Wednesday, 1 June 2011
In so many ways Charles II was the most complex monarch England ever had, and the least principled. It’s hardly surprising when one considers that simplicity and principle, those virtuous vices, were qualities that Charles I, his father, had in abundance, qualities that all but destroyed the monarchy. There must have been points in the mid-1650s, with Cromwell’s Protectorate firmly in place, when Charles, wandering the Continent with his threadbare and impecunious court, despaired of endless exile.
But he came back in 1660, restored to the throne by his former enemies and not by his friends in the old royalist party. He came determined to rule but ever mindful that there were clear limits to his power, dangers in failing to play a complicated game, a game in which principle had no part.
The traumas of the Civil War, the death of his father, the absence of a stable guiding influence in his life, the beggary and humiliation of exile, bit deeply into his character. He was determined to survive and survival meant weighing and calculation. Oscar Wilde’s dictum about cynics may very well have been invented for Charles; for he truly was a man who knew the price of everything – and everyone – and the value of nothing.
For me John Wilmot earl of Rochester’s poetic comment, though slightly unfair, carries by far the greatest resonance;
We have a pretty witty king,
Whose word no man relies on;
He never said a foolish thing,
Nor ever did a wise one.
Long after his death Charles continued to perplex historians, who simply could not be sure of his motives. He was in the habit of telling people what they wanted to hear. Even his death-bed conversion to Catholicism gives the impression of being part of a game, undertaken for no better reason than to please his brother James!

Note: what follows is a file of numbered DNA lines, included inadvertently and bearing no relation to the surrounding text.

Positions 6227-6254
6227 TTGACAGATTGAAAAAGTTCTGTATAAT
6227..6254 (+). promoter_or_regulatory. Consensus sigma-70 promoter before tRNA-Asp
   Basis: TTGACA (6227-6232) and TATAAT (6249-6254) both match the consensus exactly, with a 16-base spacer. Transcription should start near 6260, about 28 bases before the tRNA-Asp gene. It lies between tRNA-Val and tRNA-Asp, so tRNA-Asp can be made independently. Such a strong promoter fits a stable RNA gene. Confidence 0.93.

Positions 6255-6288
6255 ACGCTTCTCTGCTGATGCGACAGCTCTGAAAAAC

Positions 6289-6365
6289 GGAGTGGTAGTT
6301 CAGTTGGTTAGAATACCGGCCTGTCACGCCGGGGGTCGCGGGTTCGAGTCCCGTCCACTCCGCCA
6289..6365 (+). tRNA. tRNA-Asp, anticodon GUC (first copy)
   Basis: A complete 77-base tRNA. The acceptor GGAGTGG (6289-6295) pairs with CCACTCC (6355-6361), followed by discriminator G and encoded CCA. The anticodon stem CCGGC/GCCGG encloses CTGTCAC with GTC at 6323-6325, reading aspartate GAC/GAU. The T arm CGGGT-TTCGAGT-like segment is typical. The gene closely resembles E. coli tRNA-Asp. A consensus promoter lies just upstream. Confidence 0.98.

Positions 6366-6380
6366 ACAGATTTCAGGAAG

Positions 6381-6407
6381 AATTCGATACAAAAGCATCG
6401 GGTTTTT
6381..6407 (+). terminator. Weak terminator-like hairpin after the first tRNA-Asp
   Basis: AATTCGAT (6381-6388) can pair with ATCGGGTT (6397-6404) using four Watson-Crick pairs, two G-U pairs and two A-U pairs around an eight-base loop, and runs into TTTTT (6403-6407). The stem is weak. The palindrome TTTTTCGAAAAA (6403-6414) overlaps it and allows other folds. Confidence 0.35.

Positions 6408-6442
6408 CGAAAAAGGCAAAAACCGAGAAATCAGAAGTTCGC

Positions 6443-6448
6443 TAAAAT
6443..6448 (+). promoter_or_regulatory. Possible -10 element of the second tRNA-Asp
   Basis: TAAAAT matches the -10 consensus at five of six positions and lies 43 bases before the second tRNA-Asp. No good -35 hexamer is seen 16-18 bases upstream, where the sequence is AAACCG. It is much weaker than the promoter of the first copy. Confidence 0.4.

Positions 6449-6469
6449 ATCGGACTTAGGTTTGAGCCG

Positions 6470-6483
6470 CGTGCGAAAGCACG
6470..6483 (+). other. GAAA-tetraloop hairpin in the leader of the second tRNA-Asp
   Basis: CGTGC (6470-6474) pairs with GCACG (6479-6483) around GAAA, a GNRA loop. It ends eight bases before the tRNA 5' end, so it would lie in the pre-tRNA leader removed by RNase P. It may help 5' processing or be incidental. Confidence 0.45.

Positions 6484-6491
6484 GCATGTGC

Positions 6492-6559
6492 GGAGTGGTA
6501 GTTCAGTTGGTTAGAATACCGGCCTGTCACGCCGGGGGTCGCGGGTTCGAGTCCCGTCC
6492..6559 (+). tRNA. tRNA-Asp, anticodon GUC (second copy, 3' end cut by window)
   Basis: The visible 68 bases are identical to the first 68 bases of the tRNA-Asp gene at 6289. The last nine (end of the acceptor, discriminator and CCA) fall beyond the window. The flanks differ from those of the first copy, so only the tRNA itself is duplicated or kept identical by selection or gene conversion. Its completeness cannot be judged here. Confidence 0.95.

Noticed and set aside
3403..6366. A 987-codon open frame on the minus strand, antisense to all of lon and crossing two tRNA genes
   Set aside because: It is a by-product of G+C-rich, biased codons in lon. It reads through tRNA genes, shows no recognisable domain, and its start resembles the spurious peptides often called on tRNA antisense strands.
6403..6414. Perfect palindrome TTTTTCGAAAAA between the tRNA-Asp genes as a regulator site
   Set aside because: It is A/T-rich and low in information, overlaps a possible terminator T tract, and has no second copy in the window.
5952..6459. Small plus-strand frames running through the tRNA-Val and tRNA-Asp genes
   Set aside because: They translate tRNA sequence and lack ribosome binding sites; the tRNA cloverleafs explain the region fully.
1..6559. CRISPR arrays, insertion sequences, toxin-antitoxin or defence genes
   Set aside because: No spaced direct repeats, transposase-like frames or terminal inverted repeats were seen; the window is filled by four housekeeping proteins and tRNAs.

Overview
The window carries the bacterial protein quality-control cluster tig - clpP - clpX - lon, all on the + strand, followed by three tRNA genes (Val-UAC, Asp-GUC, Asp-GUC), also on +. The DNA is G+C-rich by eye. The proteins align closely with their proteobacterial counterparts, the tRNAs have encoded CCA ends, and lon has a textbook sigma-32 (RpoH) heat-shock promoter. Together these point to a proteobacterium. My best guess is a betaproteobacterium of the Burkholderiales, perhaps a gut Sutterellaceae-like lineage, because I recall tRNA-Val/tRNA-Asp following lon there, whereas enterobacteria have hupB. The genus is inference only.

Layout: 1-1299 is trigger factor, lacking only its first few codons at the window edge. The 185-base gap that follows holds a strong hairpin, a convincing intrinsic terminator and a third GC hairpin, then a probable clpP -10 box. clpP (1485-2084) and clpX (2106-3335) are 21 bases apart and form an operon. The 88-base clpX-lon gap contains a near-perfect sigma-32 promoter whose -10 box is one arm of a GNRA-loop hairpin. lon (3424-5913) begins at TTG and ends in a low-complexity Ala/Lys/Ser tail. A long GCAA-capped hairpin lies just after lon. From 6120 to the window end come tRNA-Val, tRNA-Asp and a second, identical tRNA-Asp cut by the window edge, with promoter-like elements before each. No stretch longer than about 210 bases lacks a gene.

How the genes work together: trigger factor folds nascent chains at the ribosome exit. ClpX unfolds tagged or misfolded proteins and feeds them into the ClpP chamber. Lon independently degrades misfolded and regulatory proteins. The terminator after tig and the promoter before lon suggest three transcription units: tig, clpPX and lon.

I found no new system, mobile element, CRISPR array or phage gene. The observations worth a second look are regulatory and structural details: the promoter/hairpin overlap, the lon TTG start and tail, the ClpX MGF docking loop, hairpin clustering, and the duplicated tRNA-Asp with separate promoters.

To be fair it has to be said that, as an individual, he was a reasonably tolerant man in an intolerant age. Much given to latitude in himself, he was prone to indulge others. His tolerance went so far as to desire a measure of relief for Catholics and dissenters, still under the burden of the penal laws, evidenced by the 1672 Declaration of Indulgence. But by this time the goodwill towards the throne at the Restoration had given way to suspicion about the king’s motives and the perceived Catholic influences behind the throne. From this point forward the so-called Cavalier Parliament was to become as potentially dangerous as its old Roundhead predecessor.
Charles needed money; Parliament demanded concessions. There was one way around this deadlock: the king could go elsewhere. He did; he went to his cousin Louis XIV. Here we have the makings of the infamous Treaty of Dover in which Charles agreed to embrace Catholicism in return for a large French subsidy, enough to free him from the tutelage of Parliament.
There has been more confusion over this bargain than any other single act in English diplomatic history. Charles, it should be stressed, was obliged by its terms to make a personal declaration of faith, that’s all, but for centuries after the Whig view prevailed that he had agreed to hand over the whole realm to Catholicism. Parliament was deceived, the nation was deceived, even some of the king’s closest counsellors were deceived, so the view went. But the real truth about the Treaty of Dover was even simpler: the biggest dupe of all was Louis!
The whole process was deeply cynical in true Carolinian style. Yes, Charles was sympathetic to Catholics – he had good reason to be – but sympathy would never be allowed to conflict with self-interest. Far from returning the realm to Catholicism in the style of Mary Tudor he was never even to make the promised declaration of faith; it was merely a way of extracting maximum profit at minimum expense. It cost him little, it cost him his word, and for cynics that’s a coin of particularly low value. There are few tricks that Machiavelli could have taught this royal chameleon.